Morrisons Brewery

Quite a new brewery and again I was lucky enough to corner the brewer and bombard him with questions while sampling his beers. The Saison was my favourite and boy was it amazing! Unfortunately as he is new to the game and a small brewer, getting hold of his beers is going to prove challenging so I will need to wait until Launceston to try and get hold of some takeaway.

Morrisons Brewery

Pagan Cider

The label first attracted me to these guys and my favourite cider was the Apple & cherry blend (Cerise) yum yum!

Pagan Cider, great labels

Blustery Banks Vineyard

Grows only 2 varieties of grapes (Chardy and Pinot Noir), has a small parcel of land and all their grapes are hand picked. Add this altogether and you get exceptional wines. The 2010 Chardy and the 2012 Pinot Noir were my picks from these guys.

General observation: A lot of the vineyards at the show were actually the farmers / owners of the vineyards. It seems to be the trend that the task of creating the wines is contracted out to the winemakers who make the wine and then the vineyards sell it.

Also, I’ve noticed that a large number of white wines I tasted are really light, almost like water in colour, strange!

Deloraine Fruit Wines

These guys were just quirky, lovely, but quirky. They use fruits, other than grapes, to make wines and the wine are made in quite a dry style rather than sweet and syrupy. The couple on the stand were quirky and advised us that we needed to go to Zeehan to a theatre where the famous Dame Nellie Melba performed. Now the only reason I know the name Dame Nellie Melba is because Downtown Abbey featured her character on the show so now I need to see this place!

Frenchman’s Cap

Named after a peak here in Tassie, these guys find grapes and then find winemakers to make the wine. They are kind of like a middle man, they don’t actually grow any grapes or make any wines themselves but their wines were lovely. My fav, Frenchmans Cap Pinot Noir

Ghost Rock Vineyard

Had a lovely stand and very knowledgeable vineyard owner. The wines were great and my favourite for the day was the Catherine Sparkling.

Iron Pot Bay Vineyard

The owner has only just bought the vineyard within the past 9 months so only a couple of the wines that she has produced were for tasting, plenty of other wines from the previous owner though. My favourite was the Late Harvest Riesling

Lake Barrington / White Rock Vineyard

Just released a variety that I’d never heard of before called Dornfelder, a red German variety. I bought a glass of this one to finish off my drinking for the day. Man, was it good!

Dornfelder

So even though my day was booze filled there was also some food happening behind the scenes. Tornado Potato, I ate 3 of them. It was a potato slinky on a stick, dipped in batter and deep-fried, kind of like potato scallops, yum!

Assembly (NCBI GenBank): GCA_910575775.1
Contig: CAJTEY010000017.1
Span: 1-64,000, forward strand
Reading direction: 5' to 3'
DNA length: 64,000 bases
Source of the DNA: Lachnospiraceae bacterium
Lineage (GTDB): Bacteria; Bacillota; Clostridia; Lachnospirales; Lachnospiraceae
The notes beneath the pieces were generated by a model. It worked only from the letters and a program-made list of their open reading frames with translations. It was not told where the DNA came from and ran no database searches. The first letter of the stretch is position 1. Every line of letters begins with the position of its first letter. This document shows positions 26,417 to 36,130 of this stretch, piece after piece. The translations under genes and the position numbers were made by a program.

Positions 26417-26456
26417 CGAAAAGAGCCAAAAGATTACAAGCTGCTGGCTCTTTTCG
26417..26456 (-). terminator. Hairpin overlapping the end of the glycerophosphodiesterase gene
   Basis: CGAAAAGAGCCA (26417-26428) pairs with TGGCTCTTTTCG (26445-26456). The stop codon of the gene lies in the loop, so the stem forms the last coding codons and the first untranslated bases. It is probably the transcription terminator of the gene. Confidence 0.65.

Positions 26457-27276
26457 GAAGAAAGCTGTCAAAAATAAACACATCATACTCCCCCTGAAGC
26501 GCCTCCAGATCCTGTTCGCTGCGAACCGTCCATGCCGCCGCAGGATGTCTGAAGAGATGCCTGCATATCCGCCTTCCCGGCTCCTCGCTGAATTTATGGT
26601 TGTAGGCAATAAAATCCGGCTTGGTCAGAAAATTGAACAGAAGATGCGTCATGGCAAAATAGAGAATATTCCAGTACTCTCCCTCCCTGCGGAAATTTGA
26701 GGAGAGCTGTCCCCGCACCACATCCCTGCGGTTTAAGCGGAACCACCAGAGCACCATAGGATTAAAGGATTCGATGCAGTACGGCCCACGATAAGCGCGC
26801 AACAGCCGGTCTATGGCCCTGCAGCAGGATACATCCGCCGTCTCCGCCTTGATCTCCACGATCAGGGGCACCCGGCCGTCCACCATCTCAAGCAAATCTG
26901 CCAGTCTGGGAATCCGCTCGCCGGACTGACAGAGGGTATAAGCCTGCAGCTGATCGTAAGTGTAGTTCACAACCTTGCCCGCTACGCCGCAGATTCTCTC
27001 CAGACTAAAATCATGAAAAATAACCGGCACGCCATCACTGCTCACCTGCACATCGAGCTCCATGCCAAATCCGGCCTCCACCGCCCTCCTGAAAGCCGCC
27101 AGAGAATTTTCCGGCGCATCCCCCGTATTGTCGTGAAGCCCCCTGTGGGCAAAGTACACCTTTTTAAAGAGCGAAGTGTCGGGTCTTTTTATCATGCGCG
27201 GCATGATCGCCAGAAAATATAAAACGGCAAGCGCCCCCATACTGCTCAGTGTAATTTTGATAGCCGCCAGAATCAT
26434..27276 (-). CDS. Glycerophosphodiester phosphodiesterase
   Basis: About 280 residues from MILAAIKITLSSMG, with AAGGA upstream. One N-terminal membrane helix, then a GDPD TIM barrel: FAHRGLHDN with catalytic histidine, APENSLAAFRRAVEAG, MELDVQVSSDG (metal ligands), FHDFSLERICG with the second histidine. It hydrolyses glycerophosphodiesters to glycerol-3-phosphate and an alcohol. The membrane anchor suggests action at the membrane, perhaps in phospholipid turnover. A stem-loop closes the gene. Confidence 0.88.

Dornfelder and Tornado Potato

By about 2pm i’d decided (I meaning my husband) that i’d done my dash and it was time to go. Deciding that I had made a nice dent in the long list of places I’d hope to see on our travels (bonus that they were all in one convenient place), I didn’t make a fuss. So home (caravan park) we went for a big meal of pasta, shitloads of water, a couple of pannies and early to bed for me!

The Adelaide Hills are Alive with Food and Wine

We took the long route down from Brisbane to Tasmania with detours via Griffith and Adelaide. While in Adelaide I was lucky enough to spend some quality time with my Husband’s family in the Adelaide Hills, an area I’ve not spent much time in.

We started off with a quick drive up to Mt Barker Summit, which can be driven, ridden or walked. It was a clear day so we were lucky to get 360 degree views of the countryside. This area has a long history of German settlers (check out Harndorf) that is evident in the cobble styled structures that dot the countryside and add bucket loads of rustic charm to the area.

Mount Barker Summit

Next stop, and my favourite of the day, was the winery Bird in Hand. You can read more about my experience at Bird in Hand here.

Following the stellar visit to The Bird in Hand, we dropped in at Melba Chocolate Factory; but more importantly we stopped in quickly to the Woodside Cheese Wrights and did a quick cheese tasting. And oh my, their cheeses were amazing! I managed to walk away with only 1 block, such great self-control right? It was the Monet Chevre (see below), which meant the chevre was topped with a bright array of edible organic flowers. Nearly too good to eat; but we managed.

 

Monet Chevre

On the way home we stopped quickly at the Green Valley strawberry farm and bought a punnet of freshly picked strawberries, easily the best I’ve ever had.

We had managed to cram all of this into a ½ day without feeling like we were pressured or exhausted and not too sleepy considering the wine I enjoyed so much. This was just a tiny portion of the Adelaide Hills, there are so many more places to see and I cant wait to come back!